Sunday, October 02, 2011

Maine Marathon, Portland ME

Ducky weather. We three all agree that the weather was for the birds. And, we have photographic evidence, see bottom.

My Marathon:

The goal was to complete a marathon in Maine without irritating any prior injuries or causing any new ones, because we have a heavy schedule ahead. Goal accomplished, I believe. Nothing hurts except the stuff that usually hurts. I'll know more tomorrow, after all of the endorphins have worn off. Details:

  • Time: 6:10:45. I was shooting for 6:15, so that's a fine time. But I was sixth of six in my age group, 819 of 897 overall. Ugh.
  • Nevertheless, there is joy in Mudville (Portland) today! We're all happy and I'm havin' a beer.
  • I used a walk/run ratio of five to one, running 30 seconds of each three minutes. Mostly. Toward the end I tried to run a little more, but often had to be satisfied with maintaining the pace.
  • I chipped a little bit of skin off my thumb when I opened the door latch to leave a porta-potty. My first-ever porta-potty injury! It bled a little, but a little bit of blood looks like a lot in the rain. Now cleaned up and Betadined.
  • Near the end, a woman who was walking and evidently done running, said that she was on her fifth round of the 50 states. I responded that I was only on my first round. "Well, take my advice," says she, "when you're done, don't get sucked into doing another round of 50!" Seems like she has ignored her own advice at least four times. Perhaps she was just feeling a little discouraged near the end of this marathon. Anyway, I'm already looking for other celebrations of life. Dancing with the Stars? Oops - you gotta be famous first. Marathon in all seven continents? I hear that Antarctica is really cool.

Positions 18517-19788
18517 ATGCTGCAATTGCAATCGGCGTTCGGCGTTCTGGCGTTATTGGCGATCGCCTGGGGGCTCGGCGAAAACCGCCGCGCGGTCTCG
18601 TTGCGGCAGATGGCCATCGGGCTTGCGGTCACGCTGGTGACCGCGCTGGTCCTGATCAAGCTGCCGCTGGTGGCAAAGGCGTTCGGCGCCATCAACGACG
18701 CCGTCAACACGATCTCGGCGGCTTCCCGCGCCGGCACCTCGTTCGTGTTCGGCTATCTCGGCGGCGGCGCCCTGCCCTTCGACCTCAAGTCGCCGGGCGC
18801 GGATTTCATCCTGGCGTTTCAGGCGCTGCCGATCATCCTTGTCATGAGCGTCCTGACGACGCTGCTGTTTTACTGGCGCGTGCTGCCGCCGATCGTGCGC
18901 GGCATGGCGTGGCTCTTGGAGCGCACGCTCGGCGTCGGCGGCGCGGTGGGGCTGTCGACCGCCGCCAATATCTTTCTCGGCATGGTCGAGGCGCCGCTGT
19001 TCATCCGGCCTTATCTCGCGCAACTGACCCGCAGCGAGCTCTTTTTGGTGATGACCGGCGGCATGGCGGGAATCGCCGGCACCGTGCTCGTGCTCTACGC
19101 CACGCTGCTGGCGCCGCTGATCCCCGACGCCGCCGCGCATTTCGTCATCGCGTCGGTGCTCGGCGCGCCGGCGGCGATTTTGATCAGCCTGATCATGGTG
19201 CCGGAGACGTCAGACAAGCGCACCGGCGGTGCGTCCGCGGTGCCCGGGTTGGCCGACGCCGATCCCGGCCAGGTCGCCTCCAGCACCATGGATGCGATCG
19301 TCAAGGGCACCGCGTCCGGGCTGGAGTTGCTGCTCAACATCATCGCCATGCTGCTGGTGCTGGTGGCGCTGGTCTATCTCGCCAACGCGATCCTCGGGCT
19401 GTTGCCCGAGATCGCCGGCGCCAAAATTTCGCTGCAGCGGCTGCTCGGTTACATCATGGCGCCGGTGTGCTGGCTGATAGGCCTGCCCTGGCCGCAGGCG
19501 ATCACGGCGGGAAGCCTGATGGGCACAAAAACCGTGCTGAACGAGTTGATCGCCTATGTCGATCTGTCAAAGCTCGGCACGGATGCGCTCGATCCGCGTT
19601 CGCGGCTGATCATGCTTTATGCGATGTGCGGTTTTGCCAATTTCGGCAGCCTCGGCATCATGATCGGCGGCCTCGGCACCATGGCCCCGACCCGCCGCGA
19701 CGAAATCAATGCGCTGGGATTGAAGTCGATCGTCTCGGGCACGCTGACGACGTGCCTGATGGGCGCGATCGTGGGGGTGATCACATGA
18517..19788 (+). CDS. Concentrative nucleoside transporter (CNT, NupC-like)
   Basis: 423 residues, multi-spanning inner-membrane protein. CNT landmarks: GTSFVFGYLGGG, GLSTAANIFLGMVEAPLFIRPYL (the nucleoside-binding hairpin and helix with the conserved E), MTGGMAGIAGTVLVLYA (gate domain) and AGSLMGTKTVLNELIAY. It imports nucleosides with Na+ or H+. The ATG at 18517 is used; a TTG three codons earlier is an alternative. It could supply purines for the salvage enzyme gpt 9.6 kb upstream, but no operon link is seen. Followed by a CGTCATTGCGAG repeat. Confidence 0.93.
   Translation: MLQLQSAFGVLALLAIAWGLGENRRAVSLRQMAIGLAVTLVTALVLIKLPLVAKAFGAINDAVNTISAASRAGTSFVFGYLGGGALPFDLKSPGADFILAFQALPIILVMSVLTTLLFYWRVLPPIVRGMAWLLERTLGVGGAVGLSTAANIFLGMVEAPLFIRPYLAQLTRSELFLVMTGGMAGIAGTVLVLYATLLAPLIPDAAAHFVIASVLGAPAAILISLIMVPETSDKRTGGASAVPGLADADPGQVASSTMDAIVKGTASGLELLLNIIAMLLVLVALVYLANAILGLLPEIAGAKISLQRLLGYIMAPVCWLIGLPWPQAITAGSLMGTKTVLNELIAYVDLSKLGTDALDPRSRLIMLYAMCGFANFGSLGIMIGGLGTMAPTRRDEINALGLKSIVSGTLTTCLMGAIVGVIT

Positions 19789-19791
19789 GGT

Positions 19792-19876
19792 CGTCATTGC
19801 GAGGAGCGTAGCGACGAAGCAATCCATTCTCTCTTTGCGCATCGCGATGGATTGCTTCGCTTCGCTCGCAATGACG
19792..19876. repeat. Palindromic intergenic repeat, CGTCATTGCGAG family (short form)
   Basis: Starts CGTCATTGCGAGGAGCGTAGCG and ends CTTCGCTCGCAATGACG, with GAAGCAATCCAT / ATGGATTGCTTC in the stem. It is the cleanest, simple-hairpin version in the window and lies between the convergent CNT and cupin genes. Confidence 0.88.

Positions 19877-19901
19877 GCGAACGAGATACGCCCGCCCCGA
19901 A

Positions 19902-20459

• Gels along the way: seven. Salt/potassium tablets: seven.
  • Someone posted several signs of encouragement for "Pookie" along the way. Example: "Pookie - on a scale of 1 to 10 you are a 13.1." Clearly, Pookie ran the half marathon. I hope s/he did well.
  • I started with two shirts and a running jacket, eventually tying the jacket around my waist.

We three have run in much worse weather: (1) In St Charles, MO, the remnants of Hurricane Ike screeched sideways through the town as the race was starting, drenching the landscape with untold amounts of rain. Then the race, while under way, was adjusted to a 10-mile length because parts of the proper course were under water; (2) In Chicago, the race was stopped in progress because of heat - they ran out of ambulances. I did finish that one; (3) Two or three times I have finished Grandma's Marathon in temperatures above 85. I'd certainly rather run in this ducky weather than any of those. It rained most of the time but not all of the time, with temperatures in the high 50's, and a buffeting wind much of the way. I wore enough clothing and was never cold. No problem for a Minnesotan.

The rain in Maine falls plainly on my bean.

When we look back at this marathon we'll probably remember the weather more than anything else, but of course that's no fault of the people of Maine. It can happen anywhere. Every marathon has a surprise or two.

The Maine Marathon:

It's a good one, of course. Pluses:
  • This was well organized. They haven't done this 20 years in a row for nuthin'.
  • After 56 marathons I'm amazed how cheerful, encouraging, and all-out helpful the volunteers were. After all, it was raining hard on them too. Huzzah! to the volunteers. And to the cops too.